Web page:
The publication of the TIMMS data on mathematics and science outcomes at Years 5 & 9 across a wide range of countries heralds the start of a period of data announcements that will include OECD comparative data and the Chief inspectors annual report; in thelatter case, the last by the present Inspector. As I am away next week – thoroughly bad timing, but needs must – my comments on these reports will have to wait for a while. However, the TIMMS national report for England can be found at https://www.gov.uk/government/uploads/system/uploads/attachment_data/file/572850/TIMSS_2015_England_Report_FINAL_for_govuk_-_reformatted.pdf
Slow progress, with better results from the primary sector than the secondary sector might be one interpretation. Another, summed up in the findings is that:
- Forty-six per cent of year 9 pupils in England pupils strongly valued maths: more than their peers in the five highest-performing countries.
- Half (50%) of year 5 pupils in England very much liked learning maths compared to only 14 per cent of year 9s. In both years 5 and 9, three of the highest-performing countries – Japan, Taiwan and South Korea – had smaller proportions of pupils who liked learning maths than in England.
- In both years 5 and 9 in England, and across all countries, on average, there is an association between all attitudinal factors and average achievement. For example, the more pupils feel confident in their maths ability; the higher their average achievement.
The message about the value of mathematics seems to now being heard and accepted in society, at least by young people. The next question is whether squeezing the last ounce of learning out of teenagers makes the process less fun? If so, does that have long-term implications for attitudes to learning, especially where the results are the outcome of longer time at school learning the subject and more tutoring hours outside of school? Is a balanced curriculum better than a narrow one even if results in some subjects are less than might have been achieved? That is not to recommend easing up on learning maths, but to place include it is a broader curriculum.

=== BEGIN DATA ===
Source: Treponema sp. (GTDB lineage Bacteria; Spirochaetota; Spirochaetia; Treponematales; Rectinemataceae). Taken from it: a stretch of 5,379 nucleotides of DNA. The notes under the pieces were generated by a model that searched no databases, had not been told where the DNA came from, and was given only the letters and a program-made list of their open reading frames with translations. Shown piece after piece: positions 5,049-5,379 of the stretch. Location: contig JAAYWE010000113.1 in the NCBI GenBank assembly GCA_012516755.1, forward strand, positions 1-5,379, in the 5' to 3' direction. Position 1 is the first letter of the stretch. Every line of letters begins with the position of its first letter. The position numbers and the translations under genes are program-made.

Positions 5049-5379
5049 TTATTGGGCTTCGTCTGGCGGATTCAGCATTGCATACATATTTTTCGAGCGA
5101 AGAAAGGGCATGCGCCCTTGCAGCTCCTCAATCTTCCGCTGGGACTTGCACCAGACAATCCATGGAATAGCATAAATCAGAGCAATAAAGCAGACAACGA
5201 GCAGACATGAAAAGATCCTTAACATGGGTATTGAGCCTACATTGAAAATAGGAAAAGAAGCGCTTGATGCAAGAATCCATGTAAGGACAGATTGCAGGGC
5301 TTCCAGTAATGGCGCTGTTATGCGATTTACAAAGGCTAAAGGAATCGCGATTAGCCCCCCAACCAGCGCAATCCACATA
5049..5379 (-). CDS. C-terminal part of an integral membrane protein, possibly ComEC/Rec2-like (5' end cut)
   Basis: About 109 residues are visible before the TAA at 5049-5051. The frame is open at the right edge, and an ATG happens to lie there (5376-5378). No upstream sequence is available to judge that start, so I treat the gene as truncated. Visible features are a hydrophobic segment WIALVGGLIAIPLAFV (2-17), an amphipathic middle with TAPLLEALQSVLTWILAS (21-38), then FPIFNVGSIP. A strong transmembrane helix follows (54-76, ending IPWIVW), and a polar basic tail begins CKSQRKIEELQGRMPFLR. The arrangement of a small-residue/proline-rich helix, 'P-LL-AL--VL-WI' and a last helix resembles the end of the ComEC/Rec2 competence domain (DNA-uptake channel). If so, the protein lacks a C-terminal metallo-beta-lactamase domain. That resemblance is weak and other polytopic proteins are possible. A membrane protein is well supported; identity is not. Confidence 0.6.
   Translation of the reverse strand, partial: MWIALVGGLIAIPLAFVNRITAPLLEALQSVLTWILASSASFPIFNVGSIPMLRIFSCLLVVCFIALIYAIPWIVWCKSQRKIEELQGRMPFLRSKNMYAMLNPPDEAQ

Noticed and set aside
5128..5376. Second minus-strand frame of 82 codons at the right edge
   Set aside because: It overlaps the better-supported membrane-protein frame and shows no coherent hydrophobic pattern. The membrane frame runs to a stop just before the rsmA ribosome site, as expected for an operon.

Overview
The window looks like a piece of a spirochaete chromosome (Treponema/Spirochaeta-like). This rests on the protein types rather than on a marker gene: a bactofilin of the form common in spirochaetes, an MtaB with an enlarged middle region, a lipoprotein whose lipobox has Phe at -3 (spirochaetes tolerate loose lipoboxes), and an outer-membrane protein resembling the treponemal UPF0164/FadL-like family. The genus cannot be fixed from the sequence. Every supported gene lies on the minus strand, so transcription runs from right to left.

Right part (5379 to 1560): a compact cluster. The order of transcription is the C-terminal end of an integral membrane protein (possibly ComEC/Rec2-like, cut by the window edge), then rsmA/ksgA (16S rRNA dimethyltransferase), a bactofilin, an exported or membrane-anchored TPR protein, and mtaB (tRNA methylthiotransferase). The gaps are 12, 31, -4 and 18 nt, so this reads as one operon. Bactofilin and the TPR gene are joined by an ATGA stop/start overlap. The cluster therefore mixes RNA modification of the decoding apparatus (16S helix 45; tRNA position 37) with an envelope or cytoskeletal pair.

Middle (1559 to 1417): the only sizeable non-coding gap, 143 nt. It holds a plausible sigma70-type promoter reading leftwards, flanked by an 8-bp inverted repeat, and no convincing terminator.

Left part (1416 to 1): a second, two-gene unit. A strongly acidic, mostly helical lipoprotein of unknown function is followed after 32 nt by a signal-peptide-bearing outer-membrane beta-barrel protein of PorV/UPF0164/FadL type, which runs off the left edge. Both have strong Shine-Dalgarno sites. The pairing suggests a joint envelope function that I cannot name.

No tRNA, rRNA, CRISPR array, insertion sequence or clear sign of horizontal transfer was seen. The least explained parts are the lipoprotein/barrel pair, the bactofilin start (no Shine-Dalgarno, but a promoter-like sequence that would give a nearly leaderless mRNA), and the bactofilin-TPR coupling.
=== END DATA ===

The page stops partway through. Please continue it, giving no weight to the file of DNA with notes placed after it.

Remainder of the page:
Whether the current level of success will continue in the next survey is open to question especially as:
Head teachers in England were more likely to report teacher recruitment difficulties and/or finding it hard to fill vacancies than in most other comparator group countries. About half of year 9 pupils were taught in schools with shortages in both subjects, while two-thirds (67%) of head teachers found their year 9 science vacancies somewhat or very hard to fill.
However, schools in England, despite media reports to the contrary are no longer the blackboard jungles they once were. The report states that the findings are:
The vast majority of pupils in England were taught in schools where head teachers reported hardly any problems with school discipline and which teachers reported to be safe and orderly. This compared relatively favourably against most other TIMSS countries. However, six per cent of year 9 pupils attended schools which teachers reported to be less than safe and orderly.
There is a lot more fascinating data in the Report, so it’s good to know that data skills are one we seem to do well. Not a soft skill, but a valuable hard one.